This is a really powerful red with fantastic density and richness. Silky and chewy tannins. Lots of chalky, crushed limestone character. Impressive. Let’s see what is better: the 2016 or 2015.
The 2016 Berliquet, 25% Cabernet Franc and 75% Merlot, is the third vintage that has seen more emphasis on Cabernet Franc. It has an attractive bouquet with black cherries, a touch of crème de cassis and incense aromas, quite generous and pretty. The oak is nicely integrated here. The palate is medium-bodied with succulent ripe tannin that exert a gentle but insistent grip in the mouth. There is a lovely saline seam in the mouth with a little chalkiness coming through on the aftertaste. This is a strong follow-up to the 2015 Berliquet, and the substance suggests that it will age well in bottle.
St.-Émilion is the star of Bordeaux’s Right Bank, north of the Dordogne River. The rich red wines produced in St.-Émilion, based on Merlot and Cabernet Franc, are less tannic and generally more fruit-driven in flavour than the Cabernet-based wines of Left Bank. Merlot thrives on the plateaus high above the Dordogne, where the soil is filled with sand and clay, a perfect medium for creating opulent, fruit-forward wines. With a typically savoury character, St.-Émilion wines are sometimes called the “Burgundies of Bordeaux.” These refined reds, with loads of finesse, are elegant companions to beef, chicken, pork and duck.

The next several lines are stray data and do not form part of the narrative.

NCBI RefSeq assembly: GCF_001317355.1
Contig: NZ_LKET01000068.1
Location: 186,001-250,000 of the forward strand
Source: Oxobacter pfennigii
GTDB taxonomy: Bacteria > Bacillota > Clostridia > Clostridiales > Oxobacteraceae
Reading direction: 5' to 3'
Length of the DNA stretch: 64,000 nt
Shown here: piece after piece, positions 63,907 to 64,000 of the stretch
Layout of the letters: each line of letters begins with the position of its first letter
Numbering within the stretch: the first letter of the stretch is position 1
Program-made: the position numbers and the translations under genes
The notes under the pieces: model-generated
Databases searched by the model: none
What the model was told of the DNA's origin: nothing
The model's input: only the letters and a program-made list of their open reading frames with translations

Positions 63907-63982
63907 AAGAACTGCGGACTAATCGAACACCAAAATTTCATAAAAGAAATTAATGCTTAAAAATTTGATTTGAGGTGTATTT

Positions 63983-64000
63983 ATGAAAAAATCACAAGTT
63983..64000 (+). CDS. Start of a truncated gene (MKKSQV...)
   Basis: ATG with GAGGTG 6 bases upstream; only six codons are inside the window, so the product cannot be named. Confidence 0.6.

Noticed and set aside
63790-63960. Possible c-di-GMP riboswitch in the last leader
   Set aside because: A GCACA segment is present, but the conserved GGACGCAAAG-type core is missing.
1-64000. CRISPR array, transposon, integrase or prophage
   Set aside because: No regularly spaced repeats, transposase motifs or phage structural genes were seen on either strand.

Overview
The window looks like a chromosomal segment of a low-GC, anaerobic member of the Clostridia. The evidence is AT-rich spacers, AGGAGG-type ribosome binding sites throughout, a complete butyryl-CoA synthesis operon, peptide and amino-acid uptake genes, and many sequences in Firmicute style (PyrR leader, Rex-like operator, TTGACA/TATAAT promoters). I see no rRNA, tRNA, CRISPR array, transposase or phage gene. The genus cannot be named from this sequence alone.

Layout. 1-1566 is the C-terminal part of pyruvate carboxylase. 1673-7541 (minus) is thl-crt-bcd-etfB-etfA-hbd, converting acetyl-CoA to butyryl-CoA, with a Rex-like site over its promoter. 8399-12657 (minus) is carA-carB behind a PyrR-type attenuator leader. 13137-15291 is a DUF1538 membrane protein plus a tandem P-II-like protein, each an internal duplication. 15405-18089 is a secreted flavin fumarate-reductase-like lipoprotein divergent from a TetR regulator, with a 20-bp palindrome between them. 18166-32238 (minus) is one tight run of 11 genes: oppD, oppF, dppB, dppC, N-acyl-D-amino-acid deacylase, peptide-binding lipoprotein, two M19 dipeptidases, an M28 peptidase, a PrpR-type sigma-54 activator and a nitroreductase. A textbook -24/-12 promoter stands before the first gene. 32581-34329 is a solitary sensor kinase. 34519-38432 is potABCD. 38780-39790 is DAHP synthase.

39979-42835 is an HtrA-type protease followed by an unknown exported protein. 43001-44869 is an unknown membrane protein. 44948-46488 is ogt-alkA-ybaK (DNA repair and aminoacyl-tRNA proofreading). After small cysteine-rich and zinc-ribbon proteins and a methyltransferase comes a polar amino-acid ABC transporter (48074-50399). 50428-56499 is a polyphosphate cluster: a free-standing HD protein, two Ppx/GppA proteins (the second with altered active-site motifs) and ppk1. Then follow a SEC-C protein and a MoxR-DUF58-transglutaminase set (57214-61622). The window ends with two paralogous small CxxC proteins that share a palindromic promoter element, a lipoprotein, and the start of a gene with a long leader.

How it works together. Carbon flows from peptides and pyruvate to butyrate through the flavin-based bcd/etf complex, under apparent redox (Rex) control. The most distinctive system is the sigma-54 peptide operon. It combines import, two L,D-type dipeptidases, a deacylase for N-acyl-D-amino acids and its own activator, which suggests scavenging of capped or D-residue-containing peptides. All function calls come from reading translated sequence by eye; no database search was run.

The wines of St.-Émilion were not included in the famous 1855 classification of Bordeaux, which ranked wines of the Left Bank. In 1955, St.-Émilion published its own classification, based on soil analysis, wine quality and reputation of the properties. Unlike the 1855 classification, St.-Emilion’s system requires properties to continuously prove themselves. The list is revised regularly, most recently in 2012. There are two tiers within the classification, Premier Grand Cru Classé and Grand Cru Classé. There are currently just 18 Premier Grand Cru properties and 64 Grand Cru Classé properties.
The St.-Émilion appellation is home to hundreds of individual producers, enhancing the variety of wines made there. Many of the properties remain small, family-run enterprises, unlike the large châteaux of the Left Bank. The area is also the base of France’s controversial micro-châteaux or garagiste wine movement; these innovative winemakers operate outside the traditional classification system, making very high quality (and very expensive) highly extracted wines.